Stop the onward march of academies and free schools
It’s rumoured that Michael Gove has ‘war charts’ on the walls of his office plotting the onward march of academy schools.
If true, then Gove must already feel able to label some parts of the country as ‘conquered territory’. Around half of state-funded secondary schools have now broken from their elected Local Authorities to become privatised Academies.
In areas like Bromley, Bexley, Swindon and Darlington, virtually all secondary schools are now academies. While far fewer primary schools have academised, their future will also be in doubt once a Local Authority decides it can’t afford to run education if it has lost most of its secondaries.
Some schools have chosen to become academies, bribed by dubious promises of better funding and the chance to use their semi-independent status to boost their position in the local pecking order of schools. Others have been forced out for failing to meet the harsh exam targets imposed by Gove. Yet there is no evidence that academies perform any better than community schools. Is that any surprise? Since when did privatisation improve public services?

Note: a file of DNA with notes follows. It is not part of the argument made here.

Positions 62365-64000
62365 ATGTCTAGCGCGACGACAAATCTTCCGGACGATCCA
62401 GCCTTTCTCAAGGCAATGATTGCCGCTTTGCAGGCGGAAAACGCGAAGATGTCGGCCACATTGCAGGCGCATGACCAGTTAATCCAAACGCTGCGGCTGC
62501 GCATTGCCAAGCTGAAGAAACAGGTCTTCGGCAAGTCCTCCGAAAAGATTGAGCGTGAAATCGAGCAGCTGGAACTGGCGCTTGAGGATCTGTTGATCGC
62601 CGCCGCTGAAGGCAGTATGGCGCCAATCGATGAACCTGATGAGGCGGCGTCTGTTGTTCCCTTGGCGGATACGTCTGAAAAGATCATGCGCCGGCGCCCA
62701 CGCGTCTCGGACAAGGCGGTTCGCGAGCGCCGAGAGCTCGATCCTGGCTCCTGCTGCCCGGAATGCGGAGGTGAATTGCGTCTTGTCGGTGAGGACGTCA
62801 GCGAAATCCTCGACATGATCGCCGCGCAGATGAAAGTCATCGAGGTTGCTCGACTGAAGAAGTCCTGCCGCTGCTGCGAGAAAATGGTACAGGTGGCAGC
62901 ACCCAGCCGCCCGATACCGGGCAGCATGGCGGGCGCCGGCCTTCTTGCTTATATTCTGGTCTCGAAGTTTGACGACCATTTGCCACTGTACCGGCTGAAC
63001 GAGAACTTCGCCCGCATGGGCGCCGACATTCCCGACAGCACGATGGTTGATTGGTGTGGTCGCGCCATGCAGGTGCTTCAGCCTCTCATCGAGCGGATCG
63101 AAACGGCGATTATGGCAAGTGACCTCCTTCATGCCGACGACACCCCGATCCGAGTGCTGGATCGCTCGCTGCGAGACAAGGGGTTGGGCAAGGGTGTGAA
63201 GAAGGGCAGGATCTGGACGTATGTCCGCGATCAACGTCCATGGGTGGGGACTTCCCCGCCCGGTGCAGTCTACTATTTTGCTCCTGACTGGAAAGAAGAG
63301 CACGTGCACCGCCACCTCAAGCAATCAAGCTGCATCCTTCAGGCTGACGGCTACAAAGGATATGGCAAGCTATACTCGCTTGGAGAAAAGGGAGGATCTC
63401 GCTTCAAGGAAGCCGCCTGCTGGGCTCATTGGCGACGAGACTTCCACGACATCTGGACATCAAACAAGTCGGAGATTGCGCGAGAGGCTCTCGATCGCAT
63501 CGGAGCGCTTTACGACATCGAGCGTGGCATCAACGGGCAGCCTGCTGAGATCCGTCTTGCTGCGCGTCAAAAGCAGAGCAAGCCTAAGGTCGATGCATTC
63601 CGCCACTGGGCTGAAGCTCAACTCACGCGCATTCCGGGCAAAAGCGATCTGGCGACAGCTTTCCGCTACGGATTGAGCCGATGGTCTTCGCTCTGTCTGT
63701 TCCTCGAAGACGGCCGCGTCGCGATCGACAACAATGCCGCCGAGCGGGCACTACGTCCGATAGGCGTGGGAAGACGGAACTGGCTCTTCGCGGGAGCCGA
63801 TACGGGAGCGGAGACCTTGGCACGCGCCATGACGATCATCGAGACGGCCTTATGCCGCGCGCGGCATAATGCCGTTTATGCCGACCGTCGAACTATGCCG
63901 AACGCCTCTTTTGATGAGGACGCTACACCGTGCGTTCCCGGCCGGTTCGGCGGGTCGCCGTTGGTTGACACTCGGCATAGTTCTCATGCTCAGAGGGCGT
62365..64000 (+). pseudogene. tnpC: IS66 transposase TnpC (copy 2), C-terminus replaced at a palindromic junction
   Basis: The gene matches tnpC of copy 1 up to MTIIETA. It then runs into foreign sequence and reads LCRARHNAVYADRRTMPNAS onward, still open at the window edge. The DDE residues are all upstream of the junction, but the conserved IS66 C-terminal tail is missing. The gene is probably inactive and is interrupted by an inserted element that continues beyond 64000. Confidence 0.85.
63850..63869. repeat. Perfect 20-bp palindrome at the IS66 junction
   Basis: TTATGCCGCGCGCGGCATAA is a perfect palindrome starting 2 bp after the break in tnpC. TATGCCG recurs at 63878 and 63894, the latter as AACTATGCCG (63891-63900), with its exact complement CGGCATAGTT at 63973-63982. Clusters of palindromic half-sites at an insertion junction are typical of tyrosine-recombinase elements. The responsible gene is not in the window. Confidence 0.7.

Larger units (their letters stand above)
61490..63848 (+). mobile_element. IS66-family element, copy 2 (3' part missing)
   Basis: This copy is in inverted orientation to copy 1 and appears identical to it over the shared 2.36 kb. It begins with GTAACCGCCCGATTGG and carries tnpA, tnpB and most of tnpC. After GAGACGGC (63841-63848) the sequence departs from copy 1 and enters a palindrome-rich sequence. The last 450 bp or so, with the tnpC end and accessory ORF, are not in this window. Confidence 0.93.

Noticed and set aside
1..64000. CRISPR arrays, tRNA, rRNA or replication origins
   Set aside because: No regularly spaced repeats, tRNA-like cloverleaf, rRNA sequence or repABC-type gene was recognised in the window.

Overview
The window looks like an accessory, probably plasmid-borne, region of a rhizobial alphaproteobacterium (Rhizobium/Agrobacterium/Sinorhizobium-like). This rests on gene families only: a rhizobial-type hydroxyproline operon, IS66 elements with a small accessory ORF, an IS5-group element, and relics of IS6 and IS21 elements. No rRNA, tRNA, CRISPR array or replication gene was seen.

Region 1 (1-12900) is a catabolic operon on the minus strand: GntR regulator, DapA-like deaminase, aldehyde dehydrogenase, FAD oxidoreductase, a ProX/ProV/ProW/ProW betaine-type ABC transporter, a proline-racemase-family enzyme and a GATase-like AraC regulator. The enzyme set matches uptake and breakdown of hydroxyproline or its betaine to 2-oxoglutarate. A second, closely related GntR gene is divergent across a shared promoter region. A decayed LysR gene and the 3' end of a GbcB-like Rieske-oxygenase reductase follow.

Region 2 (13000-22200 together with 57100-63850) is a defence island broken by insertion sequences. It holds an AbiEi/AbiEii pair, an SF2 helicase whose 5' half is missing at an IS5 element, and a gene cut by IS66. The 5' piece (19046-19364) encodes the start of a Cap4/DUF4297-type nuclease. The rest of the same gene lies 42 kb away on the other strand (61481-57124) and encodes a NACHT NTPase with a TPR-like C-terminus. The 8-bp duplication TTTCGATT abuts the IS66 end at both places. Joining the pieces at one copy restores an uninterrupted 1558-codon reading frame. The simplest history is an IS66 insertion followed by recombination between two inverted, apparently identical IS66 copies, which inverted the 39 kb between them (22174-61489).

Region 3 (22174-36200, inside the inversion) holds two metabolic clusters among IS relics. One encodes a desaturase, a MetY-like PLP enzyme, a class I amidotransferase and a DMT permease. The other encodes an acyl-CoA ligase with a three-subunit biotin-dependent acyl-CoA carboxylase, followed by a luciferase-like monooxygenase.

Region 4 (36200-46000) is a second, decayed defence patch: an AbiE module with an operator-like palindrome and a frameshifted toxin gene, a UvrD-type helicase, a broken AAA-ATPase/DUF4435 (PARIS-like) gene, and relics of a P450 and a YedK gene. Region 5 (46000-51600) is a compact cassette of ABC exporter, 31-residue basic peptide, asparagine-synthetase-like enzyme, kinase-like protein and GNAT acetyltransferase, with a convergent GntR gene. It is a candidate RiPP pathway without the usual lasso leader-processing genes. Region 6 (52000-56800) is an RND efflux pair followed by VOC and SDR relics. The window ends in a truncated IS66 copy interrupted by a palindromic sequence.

Where some Academies have improved results, they have done so by using their control over admissions and exclusions to ‘improve’ their intake. Who will be left to look after the pupils with the greatest needs in Gove’s free-for-all education marketplace?
Of course, like in the NHS, privatisation helps those who help themselves. Academies are being mopped up by growing ‘chains’ of education businesses like ARK, Harris and AET. They can’t legally make a profit out of school budgets (yet!), but there are already plenty of lucrative contracts and management salaries to be secured.
While many academy chains have adopted national pay and conditions, some already impose longer working hours. But if Gove succeeds with his plans to atomise national conditions, many Academies will then feel free to do as they please.
Gove also wants to set up thousands of privatised ‘free schools’ too. The Tories’ vision is a future without elected councils running services like schools and housing. Unfortunately, too many Labour councils seem to be following the same path.
It’s going to be up to the trade union movement and local communities to defend education from cuts and privatisation. That will certainly need determined strike action but requires a political battle too - to elect local councillors that are prepared to fight for public services.